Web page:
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Re: Is it normal for `bash -s foo` not to make 1=foo available from ~/.b

From: Torka Noda
Subject: Re: Is it normal for `bash -s foo` not to make 1=foo available from ~/.bashrc?
Date: Wed, 29 Mar 2017 16:33:21 +0200

On Tue, 28 Mar 2017 19:13:55 +0200
Torka Noda <address@hidden> wrote:

> On Mon, 27 Mar 2017 10:04:16 -0400
> Daniel Mills <address@hidden> wrote:
> >
> > Because you want the positional parameters set with bash -s
> > to take precedence over anything set in the startup files.
> > Otherwise anything in .bashrc would simply override what you
> > set with bash -s.
> >  
> They could simply be copied.
> Modifying positional parameters with `set --` isn't supposed
> to modify the shell's behavior live, anyway. The command line
> is already parsed and options already set. So Bash should
> always use the original arguments specified on the command
> line, to pass them to the possible commands fed to its stdin,
> regardless of whether position parameters which could be made
> available to Bash initialization files are modified.

Alright, so I misunderstood things a bit...

`bash -s foo bar` is supposed to set Bash's positional
parameters, not the ones of the commands fed to its stdin, and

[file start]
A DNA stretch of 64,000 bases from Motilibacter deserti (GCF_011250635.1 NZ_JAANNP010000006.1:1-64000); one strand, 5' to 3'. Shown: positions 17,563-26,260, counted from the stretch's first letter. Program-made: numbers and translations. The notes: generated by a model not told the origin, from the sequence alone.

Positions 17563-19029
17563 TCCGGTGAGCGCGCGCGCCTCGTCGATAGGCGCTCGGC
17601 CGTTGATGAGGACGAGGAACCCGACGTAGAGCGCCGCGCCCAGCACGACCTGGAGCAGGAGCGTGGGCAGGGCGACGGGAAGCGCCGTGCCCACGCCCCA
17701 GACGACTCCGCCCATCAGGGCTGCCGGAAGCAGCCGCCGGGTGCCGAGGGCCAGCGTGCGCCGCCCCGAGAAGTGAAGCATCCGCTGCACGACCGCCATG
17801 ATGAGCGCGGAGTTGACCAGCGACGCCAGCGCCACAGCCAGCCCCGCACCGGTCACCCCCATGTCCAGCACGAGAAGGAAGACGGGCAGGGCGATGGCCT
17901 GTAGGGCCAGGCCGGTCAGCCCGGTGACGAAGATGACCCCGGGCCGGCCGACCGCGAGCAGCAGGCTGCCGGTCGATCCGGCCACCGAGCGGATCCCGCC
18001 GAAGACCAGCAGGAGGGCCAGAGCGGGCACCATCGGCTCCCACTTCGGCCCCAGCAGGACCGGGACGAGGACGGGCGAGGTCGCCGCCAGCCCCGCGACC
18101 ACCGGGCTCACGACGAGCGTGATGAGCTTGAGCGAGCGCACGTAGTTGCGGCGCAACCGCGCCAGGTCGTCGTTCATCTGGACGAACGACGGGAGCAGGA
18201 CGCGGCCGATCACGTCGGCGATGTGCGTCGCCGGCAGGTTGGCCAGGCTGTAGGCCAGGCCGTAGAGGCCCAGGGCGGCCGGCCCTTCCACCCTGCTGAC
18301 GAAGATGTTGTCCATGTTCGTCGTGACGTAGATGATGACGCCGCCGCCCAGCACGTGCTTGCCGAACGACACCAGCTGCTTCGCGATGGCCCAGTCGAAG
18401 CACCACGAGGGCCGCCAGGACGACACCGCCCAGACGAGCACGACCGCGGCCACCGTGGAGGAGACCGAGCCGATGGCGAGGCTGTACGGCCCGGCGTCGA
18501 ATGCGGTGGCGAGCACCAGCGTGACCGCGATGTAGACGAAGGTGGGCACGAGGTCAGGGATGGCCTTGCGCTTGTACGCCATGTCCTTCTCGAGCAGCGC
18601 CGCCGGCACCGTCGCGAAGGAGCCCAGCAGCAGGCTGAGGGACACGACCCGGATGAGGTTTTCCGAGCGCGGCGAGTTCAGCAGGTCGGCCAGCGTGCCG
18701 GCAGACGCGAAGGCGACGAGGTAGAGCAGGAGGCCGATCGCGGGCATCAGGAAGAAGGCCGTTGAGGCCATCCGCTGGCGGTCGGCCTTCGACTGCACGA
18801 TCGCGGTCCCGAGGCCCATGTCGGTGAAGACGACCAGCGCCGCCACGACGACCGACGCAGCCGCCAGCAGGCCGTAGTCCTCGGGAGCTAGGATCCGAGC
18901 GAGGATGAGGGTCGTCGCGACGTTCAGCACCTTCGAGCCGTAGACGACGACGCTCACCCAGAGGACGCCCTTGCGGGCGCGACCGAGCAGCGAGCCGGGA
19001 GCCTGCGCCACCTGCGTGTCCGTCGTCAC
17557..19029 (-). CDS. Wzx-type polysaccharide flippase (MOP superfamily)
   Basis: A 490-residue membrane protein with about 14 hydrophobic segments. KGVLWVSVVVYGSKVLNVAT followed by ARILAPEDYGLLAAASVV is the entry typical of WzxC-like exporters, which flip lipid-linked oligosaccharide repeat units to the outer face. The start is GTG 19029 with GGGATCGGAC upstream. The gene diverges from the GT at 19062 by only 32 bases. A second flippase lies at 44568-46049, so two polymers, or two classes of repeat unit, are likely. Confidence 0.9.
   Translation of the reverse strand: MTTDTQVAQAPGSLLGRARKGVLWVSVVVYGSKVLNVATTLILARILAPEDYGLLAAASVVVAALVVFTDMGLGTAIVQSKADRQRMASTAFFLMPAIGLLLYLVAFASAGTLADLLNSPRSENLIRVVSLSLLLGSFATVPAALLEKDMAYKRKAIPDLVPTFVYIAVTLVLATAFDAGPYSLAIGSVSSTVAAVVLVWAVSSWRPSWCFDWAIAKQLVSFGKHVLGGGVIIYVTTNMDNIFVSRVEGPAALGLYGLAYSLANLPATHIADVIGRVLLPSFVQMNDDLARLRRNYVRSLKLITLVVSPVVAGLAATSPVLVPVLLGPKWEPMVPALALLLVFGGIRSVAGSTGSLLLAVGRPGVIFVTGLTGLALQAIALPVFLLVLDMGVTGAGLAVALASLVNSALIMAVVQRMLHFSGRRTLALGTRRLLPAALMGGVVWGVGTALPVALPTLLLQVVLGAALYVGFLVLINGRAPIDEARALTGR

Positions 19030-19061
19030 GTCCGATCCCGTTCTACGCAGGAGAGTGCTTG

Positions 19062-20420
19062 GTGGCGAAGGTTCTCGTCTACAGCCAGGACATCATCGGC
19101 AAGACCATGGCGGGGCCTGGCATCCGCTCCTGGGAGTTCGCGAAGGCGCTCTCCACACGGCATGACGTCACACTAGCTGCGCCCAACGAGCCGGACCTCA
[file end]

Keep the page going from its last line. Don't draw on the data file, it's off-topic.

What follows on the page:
by stdin, it can well mean commands fed to its prompt, in an
interactive shell, after initialization...

In this case, yes, we could discuss the matter of priority,
because modifying the positional parameters with `set -- foo
bar` would override Bash's positional parameters, before they
are used by the commands fed to its stdin...

However, that is actually already the case. You can use `set --
foo2 bar2` in your ~/.bashrc, and you get:

$ bash -s foo1 bar1
$ echo $1 $2
foo2 bar2

You will get "foo1 bar1" if you run:

`echo 'echo $1 $2' | bash -s foo1 bar1`

... but that's only because in this case, the shell is not
interactive (and exits immediately after running the `echo`
command), so ~/.bashrc is not read.

Philosophically, ~/.bashrc is an active initialization file, so
I'm not sure it shouldn't get the priority over command-line
arguments... It's a different situation from passive
configuration files, which sure should be overridden by
command-line arguments... Active initialization files are a
more integral part of the program, and thus should be able to
process them in various ways for the remaining of the
program's execution, including, in practice, replacing them

Anyway, currently, ~/.bashrc does get the priority over
command-line arguments, for positional parameters.

Plus, if just running `bash -s foo bar`, the positional
parameters from the command-line, if unmodified in ~/.bashrc,
aren't used until you are in an interactive shell, in which you
could very well run `set -- something something`, anytime you
want... So why shouldn't it be possible from ~/.bashrc?

My problem is that the positional parameters can be modified
from ~/.bashrc all we want, but the original ones, from a `bash
-s foo bar` cannot be accessed from the same file, even
though they are, in this case, never used for anything else...

It really seems like a simple code-ordering situation, from
my perspective...

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